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Network18's In.com brings the curtain down on its music streaming service

in-comIn.com, one of Network18 Media & Investments' digital content properties, has shut down its music streaming service. While earlier on Thursday all traffic to service was taking users to a 404 page, it is now redirecting to the homepage of the In.com site.

The news was first reported by MediaNama. "There is a cost to content, and at this point we felt there are other areas we should focus on. We constantly add and remove services from In.com and this is just a part of it," Lakshmi Narasimhan, CEO, Web18 CEO told MediaNama.

The service competed with the likes of Gaana.com, Saavn (South Asian Audio Video Network) and Dhingana.com. As part of the service, users could search for and listen to songs in 10 languages, apart from Hindi. Music videos and online radio stations were also part of the service.

However, while In.com's offering was a basic one, the others also offer paid options as well as mobile applications. Hence there was not much being offered in the first place.

In July 2013, Google India closed down its music search service that enabled users to search for songs from Bollywood films as well as from music albums, after it failed to perform as per expectations. Launched in October 2010, the Google music search service aggregated songs from digital music stores, including In.com, Saavn and SaReGaMa, to help users search for music. The company had also entered into a revenue-sharing agreement with the music sites.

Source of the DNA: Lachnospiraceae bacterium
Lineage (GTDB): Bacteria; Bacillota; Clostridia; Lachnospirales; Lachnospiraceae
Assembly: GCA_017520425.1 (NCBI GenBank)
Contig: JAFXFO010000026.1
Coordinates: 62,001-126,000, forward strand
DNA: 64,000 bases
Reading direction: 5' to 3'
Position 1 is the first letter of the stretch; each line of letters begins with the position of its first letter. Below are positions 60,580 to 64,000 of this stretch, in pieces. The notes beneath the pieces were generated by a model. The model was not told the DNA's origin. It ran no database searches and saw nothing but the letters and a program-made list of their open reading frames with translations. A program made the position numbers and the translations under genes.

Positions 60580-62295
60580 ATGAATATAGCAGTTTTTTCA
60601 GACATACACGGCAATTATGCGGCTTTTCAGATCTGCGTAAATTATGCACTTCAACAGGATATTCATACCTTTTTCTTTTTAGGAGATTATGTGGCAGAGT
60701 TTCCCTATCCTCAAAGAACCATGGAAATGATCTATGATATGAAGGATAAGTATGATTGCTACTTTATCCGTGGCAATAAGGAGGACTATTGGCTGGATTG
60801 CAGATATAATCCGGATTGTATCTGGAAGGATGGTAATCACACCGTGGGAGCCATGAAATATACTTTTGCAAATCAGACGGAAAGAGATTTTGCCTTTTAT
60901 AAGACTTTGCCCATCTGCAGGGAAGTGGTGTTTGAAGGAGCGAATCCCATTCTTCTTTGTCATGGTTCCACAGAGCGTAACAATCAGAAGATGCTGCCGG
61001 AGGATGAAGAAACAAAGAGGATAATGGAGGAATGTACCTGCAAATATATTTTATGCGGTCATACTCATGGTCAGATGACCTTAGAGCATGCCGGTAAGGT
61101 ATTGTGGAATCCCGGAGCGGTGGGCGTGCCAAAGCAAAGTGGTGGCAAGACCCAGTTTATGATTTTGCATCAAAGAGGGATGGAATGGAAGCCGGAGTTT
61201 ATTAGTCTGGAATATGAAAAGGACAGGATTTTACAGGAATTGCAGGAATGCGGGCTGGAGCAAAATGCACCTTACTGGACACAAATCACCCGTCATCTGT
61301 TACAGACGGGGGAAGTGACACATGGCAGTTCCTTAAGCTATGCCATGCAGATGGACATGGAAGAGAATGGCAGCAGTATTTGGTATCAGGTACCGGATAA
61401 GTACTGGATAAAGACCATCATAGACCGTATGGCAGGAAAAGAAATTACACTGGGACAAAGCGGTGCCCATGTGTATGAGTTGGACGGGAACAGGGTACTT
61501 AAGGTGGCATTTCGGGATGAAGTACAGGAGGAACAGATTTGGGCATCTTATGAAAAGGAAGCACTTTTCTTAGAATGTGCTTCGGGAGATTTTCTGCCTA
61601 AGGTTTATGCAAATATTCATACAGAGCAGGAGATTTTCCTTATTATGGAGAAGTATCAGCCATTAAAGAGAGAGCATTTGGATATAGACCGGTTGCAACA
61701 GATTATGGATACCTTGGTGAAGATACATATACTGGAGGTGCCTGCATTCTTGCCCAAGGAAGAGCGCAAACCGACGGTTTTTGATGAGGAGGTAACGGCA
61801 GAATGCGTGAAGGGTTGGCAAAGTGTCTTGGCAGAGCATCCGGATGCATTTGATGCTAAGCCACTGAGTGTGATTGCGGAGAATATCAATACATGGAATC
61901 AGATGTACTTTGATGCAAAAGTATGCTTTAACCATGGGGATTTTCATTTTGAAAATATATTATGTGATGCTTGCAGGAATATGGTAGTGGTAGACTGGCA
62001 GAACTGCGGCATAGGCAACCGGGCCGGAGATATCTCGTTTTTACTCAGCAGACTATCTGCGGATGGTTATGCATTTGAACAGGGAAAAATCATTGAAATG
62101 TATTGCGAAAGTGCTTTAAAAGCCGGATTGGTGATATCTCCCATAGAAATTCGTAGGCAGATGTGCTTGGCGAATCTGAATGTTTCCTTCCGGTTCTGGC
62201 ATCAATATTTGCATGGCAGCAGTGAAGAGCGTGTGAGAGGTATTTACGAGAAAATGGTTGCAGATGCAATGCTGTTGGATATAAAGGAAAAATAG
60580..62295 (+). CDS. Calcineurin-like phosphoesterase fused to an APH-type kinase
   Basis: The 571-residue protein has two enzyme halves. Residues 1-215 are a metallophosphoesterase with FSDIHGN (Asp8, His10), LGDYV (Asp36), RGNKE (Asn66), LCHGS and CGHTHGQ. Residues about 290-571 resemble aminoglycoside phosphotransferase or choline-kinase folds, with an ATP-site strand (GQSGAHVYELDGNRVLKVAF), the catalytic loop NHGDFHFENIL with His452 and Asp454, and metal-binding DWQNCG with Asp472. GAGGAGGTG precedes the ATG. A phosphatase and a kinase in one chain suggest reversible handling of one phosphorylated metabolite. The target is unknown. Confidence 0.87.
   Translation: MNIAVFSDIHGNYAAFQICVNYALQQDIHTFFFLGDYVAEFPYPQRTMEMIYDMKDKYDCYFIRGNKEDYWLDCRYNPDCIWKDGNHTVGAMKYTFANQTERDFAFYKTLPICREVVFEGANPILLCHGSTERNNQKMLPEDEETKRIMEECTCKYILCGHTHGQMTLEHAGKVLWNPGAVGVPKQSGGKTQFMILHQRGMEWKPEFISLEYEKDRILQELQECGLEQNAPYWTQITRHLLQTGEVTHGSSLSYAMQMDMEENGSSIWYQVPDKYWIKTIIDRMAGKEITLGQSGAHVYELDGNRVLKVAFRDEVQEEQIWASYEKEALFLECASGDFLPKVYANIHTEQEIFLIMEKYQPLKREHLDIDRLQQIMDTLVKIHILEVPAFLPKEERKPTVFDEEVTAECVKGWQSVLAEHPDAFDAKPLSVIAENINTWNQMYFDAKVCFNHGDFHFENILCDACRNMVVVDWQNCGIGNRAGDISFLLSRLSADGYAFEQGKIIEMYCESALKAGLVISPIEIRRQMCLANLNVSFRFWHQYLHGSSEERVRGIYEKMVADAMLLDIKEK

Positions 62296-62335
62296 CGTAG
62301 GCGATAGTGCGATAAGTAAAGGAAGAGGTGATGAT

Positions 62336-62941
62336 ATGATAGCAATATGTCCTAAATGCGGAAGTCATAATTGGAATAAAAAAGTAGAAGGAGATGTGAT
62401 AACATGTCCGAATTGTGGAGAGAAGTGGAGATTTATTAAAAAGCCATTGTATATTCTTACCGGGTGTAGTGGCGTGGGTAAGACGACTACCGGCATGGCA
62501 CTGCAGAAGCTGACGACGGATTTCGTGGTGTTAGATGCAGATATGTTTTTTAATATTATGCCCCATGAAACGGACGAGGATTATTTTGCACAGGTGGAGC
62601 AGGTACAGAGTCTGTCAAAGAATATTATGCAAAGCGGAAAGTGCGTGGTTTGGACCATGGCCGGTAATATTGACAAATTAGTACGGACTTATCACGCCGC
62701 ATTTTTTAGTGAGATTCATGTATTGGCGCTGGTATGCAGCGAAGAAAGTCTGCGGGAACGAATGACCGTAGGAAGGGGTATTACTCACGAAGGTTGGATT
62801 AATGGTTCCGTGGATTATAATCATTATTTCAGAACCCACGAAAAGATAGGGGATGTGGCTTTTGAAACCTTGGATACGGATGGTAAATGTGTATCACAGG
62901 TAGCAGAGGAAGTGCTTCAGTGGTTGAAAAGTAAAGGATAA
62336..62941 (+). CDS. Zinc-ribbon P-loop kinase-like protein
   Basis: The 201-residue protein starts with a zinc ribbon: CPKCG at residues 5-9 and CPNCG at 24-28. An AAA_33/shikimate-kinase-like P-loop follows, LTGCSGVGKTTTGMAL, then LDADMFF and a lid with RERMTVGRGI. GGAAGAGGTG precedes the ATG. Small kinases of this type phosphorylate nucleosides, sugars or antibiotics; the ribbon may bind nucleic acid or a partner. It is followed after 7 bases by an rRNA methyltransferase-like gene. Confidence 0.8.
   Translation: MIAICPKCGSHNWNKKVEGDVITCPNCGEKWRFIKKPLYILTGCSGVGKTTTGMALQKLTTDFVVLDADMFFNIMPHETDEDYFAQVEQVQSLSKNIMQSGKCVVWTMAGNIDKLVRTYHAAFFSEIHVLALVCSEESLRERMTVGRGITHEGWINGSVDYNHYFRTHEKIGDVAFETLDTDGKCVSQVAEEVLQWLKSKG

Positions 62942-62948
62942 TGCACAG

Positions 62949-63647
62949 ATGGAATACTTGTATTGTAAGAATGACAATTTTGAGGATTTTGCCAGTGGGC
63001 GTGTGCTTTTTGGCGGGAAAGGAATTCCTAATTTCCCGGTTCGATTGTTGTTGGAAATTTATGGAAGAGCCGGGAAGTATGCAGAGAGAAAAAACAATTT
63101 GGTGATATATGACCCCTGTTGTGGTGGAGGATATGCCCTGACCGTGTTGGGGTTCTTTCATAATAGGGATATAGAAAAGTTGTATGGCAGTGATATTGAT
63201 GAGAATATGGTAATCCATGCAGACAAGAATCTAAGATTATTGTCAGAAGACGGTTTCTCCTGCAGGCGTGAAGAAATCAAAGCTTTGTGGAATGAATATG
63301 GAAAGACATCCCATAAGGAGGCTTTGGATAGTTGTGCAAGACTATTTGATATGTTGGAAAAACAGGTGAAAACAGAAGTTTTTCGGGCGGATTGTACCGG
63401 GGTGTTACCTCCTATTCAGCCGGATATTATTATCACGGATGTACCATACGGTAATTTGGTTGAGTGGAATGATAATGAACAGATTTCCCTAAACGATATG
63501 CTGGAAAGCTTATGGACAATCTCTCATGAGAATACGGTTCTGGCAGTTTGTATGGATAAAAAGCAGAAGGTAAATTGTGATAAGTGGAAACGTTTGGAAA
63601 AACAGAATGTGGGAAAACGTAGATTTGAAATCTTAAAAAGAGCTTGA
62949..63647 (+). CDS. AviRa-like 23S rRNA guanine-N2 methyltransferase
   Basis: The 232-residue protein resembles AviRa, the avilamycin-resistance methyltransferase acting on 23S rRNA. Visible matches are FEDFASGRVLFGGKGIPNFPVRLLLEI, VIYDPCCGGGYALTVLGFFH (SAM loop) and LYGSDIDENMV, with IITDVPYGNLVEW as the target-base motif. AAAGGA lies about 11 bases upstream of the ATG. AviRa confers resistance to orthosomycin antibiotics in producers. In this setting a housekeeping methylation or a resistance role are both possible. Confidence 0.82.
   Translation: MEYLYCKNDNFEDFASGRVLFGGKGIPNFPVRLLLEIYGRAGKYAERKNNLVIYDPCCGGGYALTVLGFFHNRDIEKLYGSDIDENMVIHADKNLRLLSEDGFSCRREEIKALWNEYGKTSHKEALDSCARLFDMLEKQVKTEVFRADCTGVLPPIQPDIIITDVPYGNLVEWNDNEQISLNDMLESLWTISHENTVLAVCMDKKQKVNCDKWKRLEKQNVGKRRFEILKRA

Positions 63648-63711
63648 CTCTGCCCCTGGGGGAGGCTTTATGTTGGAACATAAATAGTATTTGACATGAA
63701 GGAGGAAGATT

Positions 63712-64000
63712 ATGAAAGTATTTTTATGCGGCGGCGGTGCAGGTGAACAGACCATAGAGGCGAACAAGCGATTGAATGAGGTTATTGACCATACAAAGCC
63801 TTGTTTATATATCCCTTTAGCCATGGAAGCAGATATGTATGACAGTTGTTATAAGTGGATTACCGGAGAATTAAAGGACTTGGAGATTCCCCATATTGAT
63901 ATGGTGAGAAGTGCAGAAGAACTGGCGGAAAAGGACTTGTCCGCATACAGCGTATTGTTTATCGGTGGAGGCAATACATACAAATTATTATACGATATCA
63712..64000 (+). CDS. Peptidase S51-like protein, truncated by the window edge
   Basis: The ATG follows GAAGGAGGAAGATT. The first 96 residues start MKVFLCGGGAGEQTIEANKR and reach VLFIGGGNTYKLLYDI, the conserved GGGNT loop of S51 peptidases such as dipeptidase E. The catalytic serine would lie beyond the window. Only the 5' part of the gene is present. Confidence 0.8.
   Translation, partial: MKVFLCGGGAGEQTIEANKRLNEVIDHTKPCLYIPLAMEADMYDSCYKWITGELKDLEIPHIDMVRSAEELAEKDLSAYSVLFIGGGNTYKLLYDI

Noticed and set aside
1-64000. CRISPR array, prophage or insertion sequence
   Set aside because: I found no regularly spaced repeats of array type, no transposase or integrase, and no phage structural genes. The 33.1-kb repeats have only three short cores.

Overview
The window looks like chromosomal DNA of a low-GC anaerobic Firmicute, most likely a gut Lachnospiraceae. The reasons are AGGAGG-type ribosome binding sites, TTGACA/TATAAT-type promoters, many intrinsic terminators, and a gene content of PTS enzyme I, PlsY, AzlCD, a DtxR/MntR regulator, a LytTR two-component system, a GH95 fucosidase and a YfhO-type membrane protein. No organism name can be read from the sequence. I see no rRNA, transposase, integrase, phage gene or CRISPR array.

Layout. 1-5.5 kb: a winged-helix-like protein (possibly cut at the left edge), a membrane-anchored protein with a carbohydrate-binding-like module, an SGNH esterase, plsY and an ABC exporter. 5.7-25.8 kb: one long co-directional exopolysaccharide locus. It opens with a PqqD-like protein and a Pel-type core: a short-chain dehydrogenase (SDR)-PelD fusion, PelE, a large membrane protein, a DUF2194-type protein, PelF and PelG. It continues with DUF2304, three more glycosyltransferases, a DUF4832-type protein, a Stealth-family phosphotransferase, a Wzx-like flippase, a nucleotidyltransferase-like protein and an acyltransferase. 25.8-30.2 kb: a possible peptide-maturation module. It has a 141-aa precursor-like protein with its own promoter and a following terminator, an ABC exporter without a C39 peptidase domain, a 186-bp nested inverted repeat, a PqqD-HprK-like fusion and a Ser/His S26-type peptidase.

Prior to that, India's largest consumer e-commerce firm Flipkart Online Services Pvt Ltd had shut down Flyte MP3 Store, its online digital music store.

At the time, Sachin Bansal, co-founder and CEO, Flipkart, had told Techcircle.in, "While Flyte was an excellent service when it came to service and selection, the eco-system had certain problems that needed to be dealt with. Consumer adoption, piracy and micro-payments were pieces that were posing a problem. But the biggest thing that invalidated Flyte was the business model that we were following—that will not work in India. There may be a model out there that works, but we don't know what that is as of now.

(Edited by Joby Puthuparampil Johnson)

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